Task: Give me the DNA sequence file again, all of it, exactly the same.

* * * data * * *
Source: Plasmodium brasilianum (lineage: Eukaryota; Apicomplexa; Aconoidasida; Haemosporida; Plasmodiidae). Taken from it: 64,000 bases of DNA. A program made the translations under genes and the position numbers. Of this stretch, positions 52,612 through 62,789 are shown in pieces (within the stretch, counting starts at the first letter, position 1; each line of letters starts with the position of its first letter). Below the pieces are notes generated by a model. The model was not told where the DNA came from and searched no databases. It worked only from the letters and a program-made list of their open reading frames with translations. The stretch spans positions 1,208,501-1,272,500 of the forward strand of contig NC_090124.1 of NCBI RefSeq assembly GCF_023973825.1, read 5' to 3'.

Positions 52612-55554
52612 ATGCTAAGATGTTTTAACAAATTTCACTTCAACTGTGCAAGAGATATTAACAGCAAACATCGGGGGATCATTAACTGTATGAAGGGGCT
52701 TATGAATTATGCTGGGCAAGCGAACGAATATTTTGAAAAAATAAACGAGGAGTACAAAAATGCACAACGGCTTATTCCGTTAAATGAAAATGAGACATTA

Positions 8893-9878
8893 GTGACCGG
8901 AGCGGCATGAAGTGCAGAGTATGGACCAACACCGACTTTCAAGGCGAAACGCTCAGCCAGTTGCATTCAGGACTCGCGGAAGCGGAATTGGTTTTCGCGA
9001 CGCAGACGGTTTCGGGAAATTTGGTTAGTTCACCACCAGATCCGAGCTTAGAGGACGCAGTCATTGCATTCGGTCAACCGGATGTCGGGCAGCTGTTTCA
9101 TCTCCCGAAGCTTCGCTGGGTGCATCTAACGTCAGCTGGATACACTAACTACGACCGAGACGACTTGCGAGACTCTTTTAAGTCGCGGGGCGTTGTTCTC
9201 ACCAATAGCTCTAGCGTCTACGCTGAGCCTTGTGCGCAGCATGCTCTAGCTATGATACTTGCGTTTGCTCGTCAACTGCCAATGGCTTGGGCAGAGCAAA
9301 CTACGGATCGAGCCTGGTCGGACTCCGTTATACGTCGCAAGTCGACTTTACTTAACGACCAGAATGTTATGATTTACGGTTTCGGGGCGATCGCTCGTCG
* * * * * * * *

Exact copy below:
Source: Plasmodium brasilianum (lineage: Eukaryota; Apicomplexa; Aconoidasida; Haemosporida; Plasmodiidae). Taken from it: 64,000 bases of DNA. A program made the translations under genes and the position numbers. Of this stretch, positions 52,612 through 62,789 are shown in pieces (within the stretch, counting starts at the first letter, position 1; each line of letters starts with the position of its first letter). Below the pieces are notes generated by a model. The model was not told where the DNA came from and searched no databases. It worked only from the letters and a program-made list of their open reading frames with translations. The stretch spans positions 1,208,501-1,272,500 of the forward strand of contig NC_090124.1 of NCBI RefSeq assembly GCF_023973825.1, read 5' to 3'.

Positions 52612-55554
52612 ATGCTAAGATGTTTTAACAAATTTCACTTCAACTGTGCAAGAGATATTAACAGCAAACATCGGGGGATCATTAACTGTATGAAGGGGCT
52701 TATGAATTATGCTGGGCAAGCGAACGAATATTTTGAAAAAATAAACGAGGAGTACAAAAATGCACAACGGCTTATTCCGTTAAATGAAAATGAGACATTA

Positions 8893-9878
8893 GTGACCGG
8901 AGCGGCATGAAGTGCAGAGTATGGACCAACACCGACTTTCAAGGCGAAACGCTCAGCCAGTTGCATTCAGGACTCGCGGAAGCGGAATTGGTTTTCGCGA
9001 CGCAGACGGTTTCGGGAAATTTGGTTAGTTCACCACCAGATCCGAGCTTAGAGGACGCAGTCATTGCATTCGGTCAACCGGATGTCGGGCAGCTGTTTCA
9101 TCTCCCGAAGCTTCGCTGGGTGCATCTAACGTCAGCTGGATACACTAACTACGACCGAGACGACTTGCGAGACTCTTTTAAGTCGCGGGGCGTTGTTCTC
9201 ACCAATAGCTCTAGCGTCTACGCTGAGCCTTGTGCGCAGCATGCTCTAGCTATGATACTTGCGTTTGCTCGTCAACTGCCAATGGCTTGGGCAGAGCAAA
9301 CTACGGATCGAGCCTGGTCGGACTCCGTTATACGTCGCAAGTCGACTTTACTTAACGACCAGAATGTTATGATTTACGGTTTCGGGGCGATCGCTCGTCG